Mark 1:29-39

Commentary Excerpt by Tom Boomershine

The energy of this story is a continuation of the story of the exorcism of the man with an unclean spirit in the synagogue. The healing of Simon’s mother-in-law is the least dramatic of all of the healings in the Gospel of Mark but it is for that reason particularly significant. Jesus and his four disciples left the synagogue on this big day, the first day of Jesus' ministry, and entered the house of Simon and Andrew. Simon's mother-in-law,who apparently lived with Simon, was in bed with a fever. Jesus goes in, takes her by the hand, and the fever leaves her, and she serves them dinner. This is Jesus’ first act of healing and it is a sign of Jesus’ concern for even small illnesses and his authority over them. Not only then does he cast out demons, but he also heals those who are sick.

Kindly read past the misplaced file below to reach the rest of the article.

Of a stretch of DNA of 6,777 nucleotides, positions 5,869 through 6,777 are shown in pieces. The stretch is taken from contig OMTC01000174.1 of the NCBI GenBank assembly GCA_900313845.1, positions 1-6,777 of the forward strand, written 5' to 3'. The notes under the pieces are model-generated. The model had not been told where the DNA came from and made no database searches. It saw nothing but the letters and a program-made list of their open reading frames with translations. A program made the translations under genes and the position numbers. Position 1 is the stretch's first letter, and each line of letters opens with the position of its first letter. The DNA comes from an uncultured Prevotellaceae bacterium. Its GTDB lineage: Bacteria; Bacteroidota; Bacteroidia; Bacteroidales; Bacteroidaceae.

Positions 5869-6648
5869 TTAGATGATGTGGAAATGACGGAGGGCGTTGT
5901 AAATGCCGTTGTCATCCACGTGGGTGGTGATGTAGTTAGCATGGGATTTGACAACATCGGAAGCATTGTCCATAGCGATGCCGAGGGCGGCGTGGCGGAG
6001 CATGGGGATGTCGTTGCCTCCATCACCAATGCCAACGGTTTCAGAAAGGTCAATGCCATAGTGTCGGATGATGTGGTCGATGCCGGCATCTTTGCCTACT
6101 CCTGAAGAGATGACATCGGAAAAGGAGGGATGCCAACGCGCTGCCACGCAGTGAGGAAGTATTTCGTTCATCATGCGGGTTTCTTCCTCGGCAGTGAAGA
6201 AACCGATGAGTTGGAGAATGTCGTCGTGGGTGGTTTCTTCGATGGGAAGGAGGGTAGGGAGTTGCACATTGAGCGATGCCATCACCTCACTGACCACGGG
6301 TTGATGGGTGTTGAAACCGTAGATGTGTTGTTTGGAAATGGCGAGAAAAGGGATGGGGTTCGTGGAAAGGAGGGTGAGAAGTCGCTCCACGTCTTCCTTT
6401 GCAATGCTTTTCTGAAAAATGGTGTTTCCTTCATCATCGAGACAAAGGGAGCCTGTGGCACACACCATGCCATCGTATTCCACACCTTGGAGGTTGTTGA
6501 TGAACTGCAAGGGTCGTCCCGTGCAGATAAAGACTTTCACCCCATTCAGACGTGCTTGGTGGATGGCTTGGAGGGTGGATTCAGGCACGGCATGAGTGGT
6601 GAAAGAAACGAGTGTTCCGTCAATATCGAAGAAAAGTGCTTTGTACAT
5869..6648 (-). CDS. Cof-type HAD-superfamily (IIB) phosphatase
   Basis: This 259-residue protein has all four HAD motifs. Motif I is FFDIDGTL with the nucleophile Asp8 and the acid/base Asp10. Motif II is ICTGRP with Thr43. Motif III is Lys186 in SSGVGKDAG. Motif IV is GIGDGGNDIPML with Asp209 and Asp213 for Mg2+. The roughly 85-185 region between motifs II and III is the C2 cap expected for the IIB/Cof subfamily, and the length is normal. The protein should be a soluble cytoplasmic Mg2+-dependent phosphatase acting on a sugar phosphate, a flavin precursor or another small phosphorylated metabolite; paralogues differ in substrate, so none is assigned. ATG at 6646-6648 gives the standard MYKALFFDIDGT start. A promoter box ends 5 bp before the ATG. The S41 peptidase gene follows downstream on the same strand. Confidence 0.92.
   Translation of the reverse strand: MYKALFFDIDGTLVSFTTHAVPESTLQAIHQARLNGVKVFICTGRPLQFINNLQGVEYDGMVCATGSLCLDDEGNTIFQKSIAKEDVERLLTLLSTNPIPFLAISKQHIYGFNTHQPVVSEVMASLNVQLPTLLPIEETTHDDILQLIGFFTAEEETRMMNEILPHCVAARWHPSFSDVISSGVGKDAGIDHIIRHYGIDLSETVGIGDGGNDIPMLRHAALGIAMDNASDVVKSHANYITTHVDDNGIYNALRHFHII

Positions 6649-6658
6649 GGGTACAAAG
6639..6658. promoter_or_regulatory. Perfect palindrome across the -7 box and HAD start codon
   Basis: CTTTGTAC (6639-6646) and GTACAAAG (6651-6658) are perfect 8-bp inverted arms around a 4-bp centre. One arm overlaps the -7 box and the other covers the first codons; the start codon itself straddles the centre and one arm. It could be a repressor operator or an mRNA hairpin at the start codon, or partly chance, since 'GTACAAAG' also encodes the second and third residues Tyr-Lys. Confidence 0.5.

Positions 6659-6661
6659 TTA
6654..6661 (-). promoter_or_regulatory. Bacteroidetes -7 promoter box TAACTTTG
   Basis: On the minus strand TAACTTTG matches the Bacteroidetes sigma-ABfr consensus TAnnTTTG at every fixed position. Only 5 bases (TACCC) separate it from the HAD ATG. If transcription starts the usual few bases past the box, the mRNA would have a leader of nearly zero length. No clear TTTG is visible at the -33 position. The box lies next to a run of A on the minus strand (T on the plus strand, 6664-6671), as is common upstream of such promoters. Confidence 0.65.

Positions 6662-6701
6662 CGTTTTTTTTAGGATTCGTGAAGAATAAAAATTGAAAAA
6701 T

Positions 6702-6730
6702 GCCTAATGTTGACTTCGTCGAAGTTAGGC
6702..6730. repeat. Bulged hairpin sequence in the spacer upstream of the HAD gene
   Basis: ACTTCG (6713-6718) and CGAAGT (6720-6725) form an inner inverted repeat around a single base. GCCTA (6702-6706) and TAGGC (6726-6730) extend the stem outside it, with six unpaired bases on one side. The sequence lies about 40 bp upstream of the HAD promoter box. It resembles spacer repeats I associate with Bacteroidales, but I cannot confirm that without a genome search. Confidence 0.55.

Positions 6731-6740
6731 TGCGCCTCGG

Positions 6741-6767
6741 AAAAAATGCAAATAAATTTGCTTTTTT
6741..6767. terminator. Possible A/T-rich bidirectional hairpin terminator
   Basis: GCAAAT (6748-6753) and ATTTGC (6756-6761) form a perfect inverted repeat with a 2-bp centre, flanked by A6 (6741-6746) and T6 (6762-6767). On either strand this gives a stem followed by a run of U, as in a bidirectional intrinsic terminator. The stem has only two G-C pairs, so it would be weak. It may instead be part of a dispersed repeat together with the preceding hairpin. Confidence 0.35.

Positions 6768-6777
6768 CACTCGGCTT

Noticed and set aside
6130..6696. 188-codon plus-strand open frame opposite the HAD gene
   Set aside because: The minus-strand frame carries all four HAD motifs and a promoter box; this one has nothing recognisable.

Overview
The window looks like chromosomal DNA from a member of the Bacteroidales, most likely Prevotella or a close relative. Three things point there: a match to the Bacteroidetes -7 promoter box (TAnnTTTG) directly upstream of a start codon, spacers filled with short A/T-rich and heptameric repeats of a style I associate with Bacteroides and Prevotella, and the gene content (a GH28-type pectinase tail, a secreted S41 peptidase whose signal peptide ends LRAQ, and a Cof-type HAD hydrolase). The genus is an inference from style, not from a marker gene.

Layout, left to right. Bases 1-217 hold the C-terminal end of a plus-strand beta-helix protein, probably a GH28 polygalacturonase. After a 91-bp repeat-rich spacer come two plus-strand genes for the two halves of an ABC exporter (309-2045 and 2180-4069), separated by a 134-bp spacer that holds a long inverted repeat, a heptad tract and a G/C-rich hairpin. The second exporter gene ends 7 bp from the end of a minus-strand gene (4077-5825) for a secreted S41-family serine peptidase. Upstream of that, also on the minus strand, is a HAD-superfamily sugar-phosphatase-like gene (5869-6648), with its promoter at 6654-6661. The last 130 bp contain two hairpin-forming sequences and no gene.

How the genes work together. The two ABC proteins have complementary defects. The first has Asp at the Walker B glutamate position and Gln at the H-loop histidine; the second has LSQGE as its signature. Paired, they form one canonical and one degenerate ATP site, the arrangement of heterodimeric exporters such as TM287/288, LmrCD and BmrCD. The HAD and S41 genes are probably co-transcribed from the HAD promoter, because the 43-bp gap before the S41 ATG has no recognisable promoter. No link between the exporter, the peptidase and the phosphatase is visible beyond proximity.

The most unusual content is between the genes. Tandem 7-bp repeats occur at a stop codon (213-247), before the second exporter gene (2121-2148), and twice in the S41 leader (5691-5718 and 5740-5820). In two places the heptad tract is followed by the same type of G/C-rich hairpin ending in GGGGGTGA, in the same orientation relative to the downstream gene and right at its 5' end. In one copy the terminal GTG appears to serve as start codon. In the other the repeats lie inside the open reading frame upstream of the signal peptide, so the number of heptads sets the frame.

That evening, they bring to him all the people in the whole town who are sick with various diseases and who are possessed with demons. This is a story of great enthusiasm and joy at the new possibilities that Jesus brings. And the key word is the Greek word,euthus, “immediately.” Mark uses the word three times in the story of the exorcism (1.21,23, 28) and twice in this story (1.29, 30). Unfortunately, the NRSV and NIV translators,none of whom are storytellers, decided it was redundant and left it out of these two stories (1.21-34), sometimes translating it as “as soon as” or “at once.” (NIV has“immediately” in 1.30) The impact of the frequent repetition of euthus in these initial stories (also in 1.12, 18, 20 where it is translated in the NRSV) is to create a sense of action and immediacy. I would suggest that you put “immediately” back into this story and tell it with gusto. It is the storytelling equivalent of an action movie’s fast-moving scenes. This story is the climax of Jesus’ first day in which he has gone into action. The story ends with Jesus healing many who are sick and he casting out many demons. In this episode, Mark makes it explicit that the unclean spirits are demons (1.32, 34 twice) that Jesus casts out.

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